High-level plasmid-mediated tetracycline-resistant N gonorrhoeae (TRNG) was first observed in the United States in 1985 and has since spread worldwide. 23,24 We found a similar TRNG prevalence in Bandung (100%) and in Jakarta (97.8%). These findings are comparable to those of Joesoef et al, 8 who found a prevalence of 98% in Surabaya, and those of Djajakusumah et al, 22 with a TRNG prevalence of 94% in Bandung.
TRNG has been associated with the presence of a plasmid approximately 25.2 MDa in size that carries a Tet M tetracycline resistance determinant. Two different plasmid types, “American” and “Dutch,” have been described, on the basis of the restriction endonuclease digestion pattern. 25 All isolates, except four, harbored the 25.2-MDa plasmid producing a single electrophoretic band of 700 bp after PCR. Xia et al 18 found that the smaller, 700-bp PCR product corresponds to the “Dutch” restriction plasmid type, and the larger, 1600-bp PCR product to the “American” restriction plasmid type. All of our TRNG strains carried the “Dutch” plasmid type, as was the case in the study performed by Djajakusumah et al 22 in Bandung. This type has been predominant among isolates from the Netherlands and Asia, while the larger, “American” type tetracycline resistance plasmid is prevalent in the United Kingdom and east and central Africa. 26
Thiamphenicol (a 3.5-g single oral dose) was frequently used until the mid-1990s; it was still included in the recommended treatments for gonorrhea in 1995. However, the relatively high rates of less susceptible and resistant isolates in this study and other studies in Bandung 22,27 and Jakarta and in Surabaya 8 reduce its efficacy for treatment of N gonorrhoeae.
Other primary drugs for the treatment of gonorrhea in Indonesia are spectinomycin, ofloxacin, and ciprofloxacin. In our study and in a separate study in Bandung 22 no resistance to spectinomycin was detected, in contrast to a prevalence of 18% resistance observed in Surabaya. 8 This underlines the importance of regional surveillance in large countries. Fluoroquinolones have been introduced in Indonesia for the treatment of gonorrhea quite recently and are now the national recommended treatment. The recommended dose of ciprofloxacin was 250 mg until 1995, when it was changed to a 500-mg single oral dose. The quinolones have been used for gonorrhea treatment much later in Indonesia than in most other countries in the region. No resistance was detected in our study and two older studies. 8,22 However, the use of fluoroquinolones elsewhere in Southeast Asia and the Pacific resulted in a rapid stepwise development of resistance due to different mutations in the gonococcus, and fluoroquinolone-resistant strains are now firmly established in these areas. These strains account for 10% of isolates in Hong Kong and Japan and for as many as 49% in the Philippines. 28,29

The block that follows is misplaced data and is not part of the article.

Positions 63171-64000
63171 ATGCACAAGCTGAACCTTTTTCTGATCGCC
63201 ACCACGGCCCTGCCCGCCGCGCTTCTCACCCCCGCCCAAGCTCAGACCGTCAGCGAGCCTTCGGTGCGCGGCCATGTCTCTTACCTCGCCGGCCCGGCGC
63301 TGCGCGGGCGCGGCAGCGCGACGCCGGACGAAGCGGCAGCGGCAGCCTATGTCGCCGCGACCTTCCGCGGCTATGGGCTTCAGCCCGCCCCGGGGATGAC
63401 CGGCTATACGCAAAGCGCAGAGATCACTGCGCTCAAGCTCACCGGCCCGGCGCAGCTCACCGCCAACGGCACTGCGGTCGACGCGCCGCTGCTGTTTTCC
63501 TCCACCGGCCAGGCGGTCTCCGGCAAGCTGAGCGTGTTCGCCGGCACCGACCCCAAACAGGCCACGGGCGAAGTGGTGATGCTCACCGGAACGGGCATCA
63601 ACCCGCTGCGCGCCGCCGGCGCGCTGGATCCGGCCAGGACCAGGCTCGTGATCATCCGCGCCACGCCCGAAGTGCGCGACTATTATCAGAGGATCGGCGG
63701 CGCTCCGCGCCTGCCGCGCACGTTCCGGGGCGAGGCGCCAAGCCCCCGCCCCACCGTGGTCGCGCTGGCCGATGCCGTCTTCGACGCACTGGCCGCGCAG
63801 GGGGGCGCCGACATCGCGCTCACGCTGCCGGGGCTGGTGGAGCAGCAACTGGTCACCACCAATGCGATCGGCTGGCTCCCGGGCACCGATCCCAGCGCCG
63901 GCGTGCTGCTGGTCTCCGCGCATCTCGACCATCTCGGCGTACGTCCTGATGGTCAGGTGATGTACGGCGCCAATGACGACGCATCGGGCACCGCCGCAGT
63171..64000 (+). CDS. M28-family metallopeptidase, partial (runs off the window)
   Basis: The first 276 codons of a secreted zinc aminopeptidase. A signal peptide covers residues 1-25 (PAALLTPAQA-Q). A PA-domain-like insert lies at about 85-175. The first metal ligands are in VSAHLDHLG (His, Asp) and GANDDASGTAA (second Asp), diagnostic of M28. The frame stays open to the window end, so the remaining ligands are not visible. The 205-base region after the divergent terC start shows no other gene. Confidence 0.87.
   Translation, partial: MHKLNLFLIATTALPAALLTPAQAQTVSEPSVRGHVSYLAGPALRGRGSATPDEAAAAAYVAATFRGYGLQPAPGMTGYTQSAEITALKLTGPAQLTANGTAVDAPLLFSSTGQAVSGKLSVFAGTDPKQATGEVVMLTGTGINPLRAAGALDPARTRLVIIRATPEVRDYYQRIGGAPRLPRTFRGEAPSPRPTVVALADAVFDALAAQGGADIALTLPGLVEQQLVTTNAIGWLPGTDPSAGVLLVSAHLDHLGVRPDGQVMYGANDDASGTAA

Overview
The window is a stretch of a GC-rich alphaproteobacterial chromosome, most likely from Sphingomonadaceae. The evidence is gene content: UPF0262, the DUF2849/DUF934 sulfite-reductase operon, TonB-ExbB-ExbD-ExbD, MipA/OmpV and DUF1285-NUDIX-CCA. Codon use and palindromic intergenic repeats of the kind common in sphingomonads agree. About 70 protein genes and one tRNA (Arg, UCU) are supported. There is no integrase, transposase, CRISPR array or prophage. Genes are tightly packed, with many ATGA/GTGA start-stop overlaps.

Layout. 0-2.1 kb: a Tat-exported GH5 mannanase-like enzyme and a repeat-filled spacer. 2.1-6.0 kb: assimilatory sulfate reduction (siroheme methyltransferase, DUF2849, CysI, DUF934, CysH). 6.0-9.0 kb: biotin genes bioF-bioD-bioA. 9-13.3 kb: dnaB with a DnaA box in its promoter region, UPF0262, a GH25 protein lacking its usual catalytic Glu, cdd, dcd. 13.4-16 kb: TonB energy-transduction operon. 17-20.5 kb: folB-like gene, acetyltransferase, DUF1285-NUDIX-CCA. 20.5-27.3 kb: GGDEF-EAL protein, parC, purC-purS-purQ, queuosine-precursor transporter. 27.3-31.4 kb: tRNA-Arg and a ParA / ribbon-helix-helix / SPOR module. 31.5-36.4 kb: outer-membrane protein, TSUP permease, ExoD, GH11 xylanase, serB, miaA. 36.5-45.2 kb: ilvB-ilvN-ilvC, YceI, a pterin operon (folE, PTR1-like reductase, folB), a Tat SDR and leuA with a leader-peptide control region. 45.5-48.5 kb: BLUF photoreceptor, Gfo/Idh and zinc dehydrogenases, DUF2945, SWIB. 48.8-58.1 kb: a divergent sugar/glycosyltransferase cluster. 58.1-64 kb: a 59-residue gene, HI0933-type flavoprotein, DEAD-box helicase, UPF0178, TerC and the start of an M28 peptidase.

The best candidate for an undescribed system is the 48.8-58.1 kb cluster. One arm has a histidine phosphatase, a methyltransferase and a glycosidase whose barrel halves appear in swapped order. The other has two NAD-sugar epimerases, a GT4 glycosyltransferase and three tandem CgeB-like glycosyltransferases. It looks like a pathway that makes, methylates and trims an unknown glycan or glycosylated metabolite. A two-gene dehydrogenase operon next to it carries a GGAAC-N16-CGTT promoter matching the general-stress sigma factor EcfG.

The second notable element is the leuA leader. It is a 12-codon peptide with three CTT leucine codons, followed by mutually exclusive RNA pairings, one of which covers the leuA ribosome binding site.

Because of the high rate of resistance to penicillin and tetracycline, both these drugs are no longer useful for the treatment of N gonorrhoeae infection in Bandung and Jakarta. Fluoroquinolones, spectinomycin, and cephalosporins are still reasonable alternatives, but the last two in particular are considerably more costly and less readily available. As no in vitro resistance was shown to kanamycin, a treatment schedule of 2 g in a single injection remains a potential option for first-line gonorrhea treatment. Kanamycin is widely available in Indonesia; a 2-g single intramuscular injection was recommended in 1995 (Working Party of Ministry of Health—STD Program, Senior Dermatovenerologists, and WHO advisor). These recommendations are endorsed by the Association of Dermatovenerology and are widely distributed. As kanamycin is cheap and widely available in Indonesia, we propose that kanamycin be tested in clinical trials to allow for its eventual recommendation for first-line gonorrhea treatment. Continued surveillance of antimicrobial resistance patterns should be part of gonorrhea control in Indonesia. There are plans to include Indonesia in the inter-regional gonococcal antimicrobial susceptibility monitoring system.
During the preparation of this article, a report by Lesmana et al 30 was published on the antibiotic susceptibilities of 122 N gonorrhoeae isolates from Jakarta, which yielded comparable results concerning tetracycline, thiamphenicol, kanamycin, and penicillin. These authors also tested erythromycin and norfloxacin, while we tested azithromycin and TMP-SMZ.